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CIVICUS: State of Civil Society Report 2022

The State of Civil Society Report 2022, published by CIVICUS, a global alliance of civil society organisations and activists, shows a period of immense upheaval and contestation. Russia's war of aggression against Ukraine has had direct negative effects on the lives of millions of people, but is also indirectly affecting civil society worldwide as it has caused the prices of basic goods to rise, especially worsening the living conditions of communities already hard hit by the Covid 19 pandemic and climate change.

On a positive note, underlined by the report, is the global mobilisation to promote justice, defend human rights and assist those most in need. Civil society is engaging with all available means to make a difference.

The report identifies five current trends of global importance:

1. Rising fuel and food costs are triggering public anger and protests against economic mismanagement.
Governments around the world are failing to protect people from the impact of massive price increases, exacerbated by Russia's invasion of Ukraine.

2. Democracy is under attack, but positive changes are still taking place.
The military has seized power in many countries, including Burkina Faso and Sudan. Completely fraudulent elections have been held in countries as diverse as Nicaragua and Turkmenistan. But at the same time there have been successful mobilisations to defend democracy, not least in the Czech Republic and Slovenia, where citizens voted against divisive political leaders in favour of new and far-reaching alternatives.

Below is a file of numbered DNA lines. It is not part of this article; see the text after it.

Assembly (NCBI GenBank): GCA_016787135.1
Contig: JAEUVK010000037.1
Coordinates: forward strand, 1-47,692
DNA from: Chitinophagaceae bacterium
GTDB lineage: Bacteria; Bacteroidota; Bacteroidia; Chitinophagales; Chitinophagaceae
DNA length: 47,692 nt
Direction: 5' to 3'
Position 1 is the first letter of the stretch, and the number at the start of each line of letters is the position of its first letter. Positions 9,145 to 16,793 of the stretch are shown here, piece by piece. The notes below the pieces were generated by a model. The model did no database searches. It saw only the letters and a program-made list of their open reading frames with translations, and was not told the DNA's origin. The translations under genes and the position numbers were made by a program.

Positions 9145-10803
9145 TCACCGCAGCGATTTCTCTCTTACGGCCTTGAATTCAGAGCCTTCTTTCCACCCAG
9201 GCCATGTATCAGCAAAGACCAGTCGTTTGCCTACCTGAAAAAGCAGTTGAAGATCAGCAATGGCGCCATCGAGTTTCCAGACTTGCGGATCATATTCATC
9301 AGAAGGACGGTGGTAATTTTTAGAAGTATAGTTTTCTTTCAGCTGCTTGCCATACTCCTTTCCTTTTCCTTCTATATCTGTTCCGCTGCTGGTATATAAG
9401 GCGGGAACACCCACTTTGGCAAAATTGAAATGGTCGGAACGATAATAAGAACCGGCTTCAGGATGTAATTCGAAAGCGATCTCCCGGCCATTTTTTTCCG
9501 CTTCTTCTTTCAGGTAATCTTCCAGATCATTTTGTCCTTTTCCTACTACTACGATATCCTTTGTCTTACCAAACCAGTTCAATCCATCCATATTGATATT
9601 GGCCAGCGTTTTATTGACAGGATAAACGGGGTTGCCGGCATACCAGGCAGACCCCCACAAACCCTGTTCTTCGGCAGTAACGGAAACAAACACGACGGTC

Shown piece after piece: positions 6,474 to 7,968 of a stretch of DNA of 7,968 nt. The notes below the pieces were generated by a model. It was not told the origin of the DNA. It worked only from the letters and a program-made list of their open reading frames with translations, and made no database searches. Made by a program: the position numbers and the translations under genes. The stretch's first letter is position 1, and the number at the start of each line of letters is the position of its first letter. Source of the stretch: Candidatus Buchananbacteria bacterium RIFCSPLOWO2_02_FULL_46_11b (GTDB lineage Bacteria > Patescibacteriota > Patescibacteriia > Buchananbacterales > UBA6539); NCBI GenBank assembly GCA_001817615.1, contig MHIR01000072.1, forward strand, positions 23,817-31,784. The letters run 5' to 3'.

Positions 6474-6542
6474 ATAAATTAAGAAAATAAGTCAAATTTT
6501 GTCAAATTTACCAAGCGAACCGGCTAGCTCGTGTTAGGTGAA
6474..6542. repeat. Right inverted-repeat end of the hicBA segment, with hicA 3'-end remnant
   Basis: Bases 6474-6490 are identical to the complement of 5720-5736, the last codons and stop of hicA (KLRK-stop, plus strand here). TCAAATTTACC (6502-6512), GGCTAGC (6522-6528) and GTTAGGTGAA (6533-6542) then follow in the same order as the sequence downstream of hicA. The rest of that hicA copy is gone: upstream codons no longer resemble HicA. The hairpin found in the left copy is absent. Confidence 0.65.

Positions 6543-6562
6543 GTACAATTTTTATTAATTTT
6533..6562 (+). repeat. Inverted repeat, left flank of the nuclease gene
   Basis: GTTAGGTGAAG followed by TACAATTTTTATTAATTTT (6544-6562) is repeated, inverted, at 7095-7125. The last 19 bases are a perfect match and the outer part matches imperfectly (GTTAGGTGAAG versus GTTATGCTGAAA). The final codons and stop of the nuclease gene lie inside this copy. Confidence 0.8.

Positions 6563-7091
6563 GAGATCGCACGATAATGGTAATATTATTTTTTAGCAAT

3. Despite the attacks, there is progress in the fight against social inequalities.
In politically turbulent times, and despite strong pressure from anti-rights groups, progress has been made in promoting women's and LGBTQI+ rights. Recently, the Swiss people voted overwhelmingly in favour of an egalitarian marriage law. When it comes to fighting for the rights of migrants, however, only Ukrainian refugees in Europe are met with the compassion that all people who leave their country for the most diverse reasons deserve.

4. Civil society keeps up the pressure for climate action.
A young and diverse generation is the same social force that keeps the pressure on climate change.

5. The current crises expose the inadequacies of the international governance system.
Russia's war against Ukraine is the latest crisis, along with recent conflicts in the Sahel, Syria and Yemen, among others, to highlight the failure of global institutions to protect people and prevent conflict. The UN Security Council is hampered by Russia's veto role as one of its five permanent members, although a special session of the UN General Assembly produced a resolution condemning the invasion. Russia was rightly suspended from the UN Human Rights Council, but this top human rights body remains dominated by rights-abusing states. If the UN is to help prevent crises rather than try to react to them, effective civil society engagement is needed. Today's crisis-ridden and volatile world needs a UN that is ready to collaborate with civil society as it continues to seek and secure vital advances for humanity.